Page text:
Sup'v of Assessments v. Lane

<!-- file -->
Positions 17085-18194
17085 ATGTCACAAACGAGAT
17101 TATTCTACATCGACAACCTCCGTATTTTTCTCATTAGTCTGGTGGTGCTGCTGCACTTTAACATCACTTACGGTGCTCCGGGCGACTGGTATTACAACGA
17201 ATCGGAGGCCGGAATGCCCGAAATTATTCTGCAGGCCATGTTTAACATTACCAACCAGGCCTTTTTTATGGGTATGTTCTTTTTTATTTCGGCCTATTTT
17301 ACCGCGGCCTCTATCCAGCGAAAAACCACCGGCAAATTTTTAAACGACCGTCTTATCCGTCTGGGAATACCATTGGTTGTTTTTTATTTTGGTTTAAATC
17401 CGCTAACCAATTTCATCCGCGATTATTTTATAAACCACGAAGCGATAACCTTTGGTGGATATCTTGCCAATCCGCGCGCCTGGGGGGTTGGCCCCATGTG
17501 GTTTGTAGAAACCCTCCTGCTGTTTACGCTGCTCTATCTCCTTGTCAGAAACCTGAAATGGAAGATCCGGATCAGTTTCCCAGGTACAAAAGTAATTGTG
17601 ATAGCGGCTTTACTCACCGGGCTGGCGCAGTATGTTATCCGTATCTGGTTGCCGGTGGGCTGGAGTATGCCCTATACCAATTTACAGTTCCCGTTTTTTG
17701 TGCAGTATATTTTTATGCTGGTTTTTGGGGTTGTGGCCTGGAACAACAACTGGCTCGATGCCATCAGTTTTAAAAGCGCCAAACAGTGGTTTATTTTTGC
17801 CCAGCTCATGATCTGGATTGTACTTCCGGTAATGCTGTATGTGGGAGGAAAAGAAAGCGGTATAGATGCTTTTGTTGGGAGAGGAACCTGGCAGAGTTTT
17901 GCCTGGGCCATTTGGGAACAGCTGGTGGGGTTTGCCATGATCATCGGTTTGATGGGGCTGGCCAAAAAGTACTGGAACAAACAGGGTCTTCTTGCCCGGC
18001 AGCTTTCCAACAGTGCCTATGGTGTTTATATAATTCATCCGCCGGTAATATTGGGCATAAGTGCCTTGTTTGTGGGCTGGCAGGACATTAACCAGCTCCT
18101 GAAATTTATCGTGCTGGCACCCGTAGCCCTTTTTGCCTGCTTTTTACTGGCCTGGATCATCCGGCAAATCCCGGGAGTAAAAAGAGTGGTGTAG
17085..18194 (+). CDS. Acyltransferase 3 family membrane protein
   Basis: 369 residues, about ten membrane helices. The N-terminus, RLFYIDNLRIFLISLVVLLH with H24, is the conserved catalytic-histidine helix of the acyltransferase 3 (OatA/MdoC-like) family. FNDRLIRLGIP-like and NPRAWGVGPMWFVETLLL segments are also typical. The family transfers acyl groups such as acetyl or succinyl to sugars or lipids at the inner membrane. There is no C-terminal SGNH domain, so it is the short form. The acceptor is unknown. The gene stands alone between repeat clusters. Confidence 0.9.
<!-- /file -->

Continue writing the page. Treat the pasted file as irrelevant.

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REPORTED IN THE COURT OF SPECIAL APPEALS OF MARYLAND No. 1388 September Term, 2013 SUPERVISOR OF ASSESSMENTS OF MONTGOMERY COUNTY v. ANN LANE Hotten, Leahy, Eyler, James R. (Retired, Specially Assigned), JJ. Opinion by Eyler, James R., J. Filed: April 2, 2015 On December 28, 2010, Ann Lane, appellee, was notified by the Supervisor of Assessments of Montgomery County, appellant, that her residence, a condominium in Chevy Chase, Maryland, was assessed at a value of $2,130,000. The assessment notice stated that the valuation was “effective January 1, 2011,” the “date of finality.” Appellee pursued administrative appeals to and including the Maryland Tax Court. Following a hearing, the Tax Court reduced the assessment of appellee’s condominium to $2,075,000. Unhappy with the amount of the reduction, appellee filed a petition for judicial review in the Circuit Court for Montgomery County. The circuit court held that the Tax Court committed an error of law in considering sales of property that occurred after January 1, 2011. The court also concluded that the Tax Court’s decision was arbitrary and capricious because the assessed value of appellee’s condominium was significantly higher than similar condominiums in the same building. The court ordered a remand of the matter to the Tax Court for reconsideration and reduction of the assessment. This appeal followed. Appellant presents the following questions for our review: I. Does substantial evidence in the record support the Tax Court’s use of subsequent sales where all such sales occurred in the building where Mrs. Lane’s residence is located, all were identical to Mrs. Lane’s residence in terms of age and condition, and all involved contracts of sale consummated relatively close to the date of finality? II. Was it legally correct for the Tax Court to admit into evidence and consider comparable property sales recorded after the January 1, 2011, date of finality in order to value appellee’s condominium as of that date? For the reasons which follow, we reverse the decision of the circuit court and affirm the decision of the Tax Court. FACTS AND PROCEEDINGS Appellee owns and occupies a condominium (“unit 1003”) on the tenth floor of the seventeen-story Parc Somerset building in the Somerset House development located in Chevy Chase, Maryland. The development consists of three similar buildings. Parc Somerset is the newest and most desirable of the three. On December 28, 2011, appellant notified appellee that her condominium had been assessed at $2,130,000, effective January 1, 2011, an increase of approximately 11% over the prior assessment of $1,920,000. Appellee, along with the owners of nine other condominium units in the Somerset House development, administratively appealed their assessments to the Property Tax Assessment Appeals Board for Montgomery County (the Appeals Board). The Appeals Board consolidated the appeals. Two of the units on appeal were 703 and 803, located on the west side of Parc Somerset, the building in which appellee’s condominium is located. Units 703 (seventh floor) and 803 (eighth floor) are directly below appellee’s unit. Units located directly above and below each other from the first floor to the top floor are known as a “stack.” Units with numbers ending in “03” are in the “03 stack.” Units in the 03 stack, located on floors 1 through 12, are the same size (2,498 square feet) and have the same floor configuration. The Appeals Board refused to consider sales subsequent to January 1, 2011. It lowered the assessment on unit 803 to $1,840,000 and the assessment on unit 703 to $1,830,000. The initial assessed value is unclear. The Appeals Board did not lower the 2 assessment on appellee’s unit 1003, stating only that “floor premium should be higher than lower comparable units.” Appellee appealed to the Tax Court. Appellee introduced an affidavit from Zelda Heller, a realtor who coincidentally lives in Parc Somerset, who averred that when the building was constructed, the developer attached a premium of $10,000 per higher floor to the sales prices. She opined that the accuracy of the premium has been borne out by the market. Bruce Lane, appellee’s husband, testified that he has lived in unit 1003 since 2001 and has kept track of unit sales within the Somerset House development. He noted that unit 803 in Parc Somerset was assessed at $10,000 more than unit 703, consistent with Ms. Heller’s affidavit. Mr. Lane testified that, although there had not been any sales in Parc Somerset in 2010, sales in that building in 2008 and 2009, not necessarily of units identical to unit 1003, reflected an increase in value of 3.83% in that time period. He further testified that unit 803 had been appraised at $1,649,000 on January 3, 2011, acknowledging that the appraisal was for refinancing, not a sale. Mr. Lane reasoned that if the pattern of a $10,000 per floor premium were applied, unit 1003 would have a value of $20,000 more than unit 803, i.e., $1,669,000. Mr. Lane testified that condominium sales in the other two buildings in the development, while not offered as being comparable to unit 1003, showed an increase in value by 0.41% between 2007 and 2008, a decrease in value by more than 15% between 2008 and 2009, and a decrease in value by 5.56% between 2009 and 2010. Mr. Lane offered all 3 of the above sales as evidence of the amount of the floor premium, not as comparable sales to establish value. Leonard Nichols, a real estate appraiser, testified on behalf of appellant. He relied on three sales of condominiums in Parc Somerset, in May 2011, which he concluded were comparable to unit 1003. Over objection, he described the three sales. One of the sales was of unit 207, which closed on May 27, 2011. The unit contains 2441 square feet. The sales price was $2,200,000. Using the sales price, and adding $80,000 floor premium and another $50,000 because of greater size, Mr. Nichols arrived at a value of $2,330,000 for unit 1003. The next comparable was a sale of unit 507, which closed on May 18, 2011. The unit contains 2441 square feet. The sales price was $2,075,000. After making adjustments similar to those made on unit 207, Mr. Nichols arrived at a value of $2,175,000 for unit 1003. The third comparable was a sale of unit 707, which closed on May 3, 2011. The unit contains 2,441 square feet. The sales price was $1,995,000. After making adjustments similar to those made on the other two comparables, Mr. Nichols arrived at a value of $2,050,000 for unit 1003. On cross-examination, Mr. Nichols acknowledged that he had no knowledge of changes in the real estate market between January and May of 2011. He testified that he did not consider sales of comparable units which occurred prior to the date of finality because there were none. He explained that there were no sales in Parc Somerset in 2010 and sales 4 in the other two buildings were not comparable. He also testified that he believed the sale of unit 707 in Parc Somerset was the “best comparable” for valuing unit 1003. In closing, appellee argued that the most accurate valuation of unit 1003 would be to accept the refinancing appraisal of unit 803 and add $20,000 in floor premiums, thereby arriving at a value of $1,669,000. Alternatively, counsel argued that valuing unit 1003 at $1,860,000 would be appropriate given that the owners of units 703 and 803 had appealed their assessments, and the Appeals Board had reduced their assessments to $1,830,000 and $1,840,000, respectively. Appellant argued that it used the only sales that were comparable and among other adjustments, added a $10,000 per floor premium. At the conclusion of the hearing, the Tax Court reduced the assessment of appellee’s unit to $2,075,000. Following the Tax Court’s ruling, appellee petitioned for judicial review. The circuit court concluded that the Tax Court had committed an error of law in considering sales that occurred after January 1, 2011. In conclusion, the court stated: But the fact of the matter is, in this situation, the Court finds, number one, they should not have considered, and this will be the Court’s opinion, they should not have considered these – and it’s not a question of considering them, they used them. In the record those are the only assessments that the tax board used to come up with the number that they have on this unit; that’s not fair. That’s arbitrary and capricious and it’s not called for by the statute, number one. So I find that was legal error. Number two, I find that the fairest, easiest, simplest way to do this would be to do it exactly the way they did the units, the same exact units, that were under this unit. And it seems to me totally arbitrary, totally capricious, to try and use appraisals from . . . same building different sized units, different size of the floor where you’ve got two that you reduced to a given number on appeal and not to grant it to this. . . . show me why this isn’t arbitrary and capricious and 5 you say it’s not arbitrary and capricious because we used three appraisals from May, past the [date of finality], I’ve got no choice. I find it to be arbitrary and capricious not to have assessed this in line with the other two units that were also appealed. I mean, there’s a logical way, it appears that they separated those two in reducing them. So the Court – I don’t know do I have to remand it back to them to do what I said? *** I don’t think I can put a value on the property. I think I have to remand it back to the tax court to reduce it in accordance with the findings of the Court and in . . . line with the unit on the seventh floor and the eighth floor. Additional facts will be provided below as our analysis requires. Standard of Review The Tax Court’s decision is reviewed de novo. Md. Code (2010 Repl. Vol.), TaxGeneral, § 13-523. (“An appeal before the Tax Court shall be heard de novo and conducted in a manner similar to a proceeding in a court of general jurisdiction sitting without a jury.”) With respect to appellate review of a decision of the Tax Court, the Court of Appeals has explained: When reviewing an administrative decision from the Maryland Tax Court, we generally review that decision directly, not the decision of the circuit court on judicial review. Comptroller of Treasury v. Science Applications Intern. Corp., 405 Md. 185, 192 (2008). The decision of the Tax Court will be affirmed unless that decision is not supported by substantial evidence appearing in the record or is erroneous as a matter of law. Comptroller of the Treasury v. Blanton, 390 Md. 528, 535 (2006); State Dept. of Assessments and Taxation v. Consol. Coal Sales Co., 382 Md. 439, 454 (2004). We have previously noted that “the interpretation of the tax law can be a mixed question of fact and law, the resolution of which requires agency expertise.” Comptroller of the Treasury v. Citicorp Intern. Communications, Inc., 389 Md. 156, 164 (2005). The Tax Court’s decision, however, will be overturned if it was based on an 6 error of law. Consol. Coal Sales Co., 382 Md. at 454, citing Supervisor of Assessments v. Hartge Yacht Yard, Inc., 379 Md. 452, 461 (2004). Supervisor of Assessments v. Stellar GT, 406 Md. 658, 669 (2008) (internal parallel citations omitted). DISCUSSION For property tax assessments, “the value of real property shall be its value on the date of finality.” Md. Code (2007 Repl. Vol.), Tax-Property Article (“Tax-Prop”), § 8102. With respect to the term “date of finality,” Tax-Prop § 8-104(b)(1)-(2), provides, in pertinent part: (b)(1) . . . the Department or supervisor shall value all real property once in every 3-year cycle based on an exterior physical inspection of the real property. (2) The date of finality for real property that is valued under this subsection is the January 1 immediately before the 1st taxable year to which the assessment based on the new value is applicable. “Assess” means “to determine the . . . full cash value” of real property. Tax-Prop § 1101(b)(1). “Value” means “the full cash value of property.” Tax-Prop § 1-101(nn). “‘Date of finality’ means January 1, when assessments become final for the taxable year next following.” Tax-Prop § 1-101(i). Appellee argues that the language in Tax-Prop § 8-104(b) clearly prohibits a consideration of sales subsequent to the date of finality and that this is consistent with its legislative purpose, i.e., to protect against retroactive assessments. We disagree with 7 appellee’s reading of the statute. The statute states that the property in question must be valued as of the date of finality. It does not specify how that is to be done. Appellee, relying on Montgomery County Board of Realtors, Inc. v. Montgomery County, 287 Md. 101 (1980), and Stellar GT, 406 Md. 658, argues that considering sales that occurred after the date of finality constitutes a retroactive assessment. In Montgomery County Board of Realtors, the Court was dealing with an ordinance enacted by the County. The ordinance imposed a tax on the transfer of real property on the amount by which the value on the date of transfer exceeded the existing assessed value. The Court concluded that the ordinance was in direct conflict with the date of finality. 287 Md. at 109-110. The effect of the ordinance was to value the property as of the date of transfer. That is not the situation in the case before us. Similarly, Stellar GT is not on point. Real property is assessed every three years. Tax-Prop § 8-104(b)(1). In Stellar GT, 406 Md. at 662, the Court was concerned with a reassessment during the three-year cycle, a process that is permitted under certain circumstances. See Tax-Prop § 8-104(c)(1). The case before us involves an assessment, not a reassessment. We are advised that the State Department of Assessments and Taxation and its local taxing authorities have, since 1992, followed the practice of considering sales after the date of finality to value property as of the date of finality when such sales are found to be reasonably close in time and otherwise comparable. Such information is considered and 8 weighed along with all other relevant evidence. Contrary to appellee’s argument, the statute in question does not bar consideration of such sales. The goal of the assessment is to determine value. The Tax Court simply follows a procedure that is normal in other contexts, i.e., to consider all comparable sales before and after the date of valuation. See Hance v. State Roads Comm’n of Md., 221 Md. 164, 173-176 (1959) (in condemnation context, comparable sales before and after valuation date are admissible if not too remote in time). The valuation of real property is not an exact science. The admissibility of evidence is determined by relevancy. The weight to be accorded to a particular piece of evidence is determined by the arbiter, in this instance, the Tax Court. Appellee also contends that the difference in assessed values of units 703 and 803 as compared to unit 1003 is arbitrary and capricious and violates her rights under Article 15 of the Maryland Declaration of Rights. Article 15 of the Constitution provides, in pertinent part, that the General Assembly shall, by uniform rules, provide for the separate assessment, classification and sub-classification of land, improvements on land and personal property, as it may deem proper; and all taxes thereafter provided to be levied by the State [and its subdivisions] shall be uniform within each class or sub-class of land, improvement on land and personal property which the respective taxing powers may have directed to be subjected to the tax levy. . . . Appellee points out that the original assessment notice, dated December 28, 2010, stated that unit 1003 had been reviewed to “determine the new market value effective 9 January 1, 2011[,]” and, further, that “[t]he new market value is based upon market data available prior to that date.” When the initial assessment was made, the conclusion necessarily had to be based on information available prior to January 1, 2011. We are advised that initial assessments, valuing thousands of properties, are based on “computer assisted mass appraisal.” At a Tax Court hearing, appellant and other similar authorities value a property using a traditional sales approach directed to the property in question. Because proceedings in Tax Court are de novo, evidence in Tax Court is generally not the same as information that was used in earlier administrative proceedings. Article 15 requires that the rules for determining assessed value be uniform, see Verkouteren v. Supervisor of Assessments, 38 Md. App. 216 (1977), not that assessments of individual properties be the same. The latter would be impossible to achieve. If condominium units in a building were identical in size and floor plan to units in another building a block away, under appellee’s reading of Article 15, the assessed values would have to be the same. The analysis would never end because it would involve an undertaking to identify all potentially identical units and a comparison of assessments of those units. Property owners might argue that units several blocks away are identical. It is simply not workable. For that and other reasons, previously assessed values, as distinguished from appraisals and sales prices, are not considered in determining assessed values. See Samet v. 10 Supervisor of Assessments, 290 Md. 357, 360-361 (1981) (under assessment of neighboring properties is not ground for relief). Appellee argues that the Tax Court did not consider evidence of the sales, prior to January 1, 2011, in the two buildings other than Parc Somerset. Appellee further argues that the three post-January 1, 2011 sales were on the east side of Parc Somerset, not the west side, and were not the same size as unit 1003. With respect to the first point, the Tax Court clearly considered all evidence, expressly referencing it. With respect to the second point, the Tax Court considered and weighed all evidence, as it was entitled to do. See Fields v. Supervisor of Assessments, 255 Md. 1, 3-5 (1969) (in challenge to amount of assessment of real property, relative weight to be accorded to factors relevant to value is for the Tax Court). The Tax Court, because of its expertise, is entitled to a certain amount of deference. We are satisfied that the Tax Court’s decision is supported by substantial evidence. JUDGMENT OF THE CIRCUIT COURT FOR MONTGOMERY COUNTY REVERSED. CASE REMANDED TO CIRCUIT COURT WITH INSTRUCTIONS TO AFFIRM THE DECISION OF THE MARYLAND TAX COURT. COSTS TO BE PAID BY APPELLEE. 11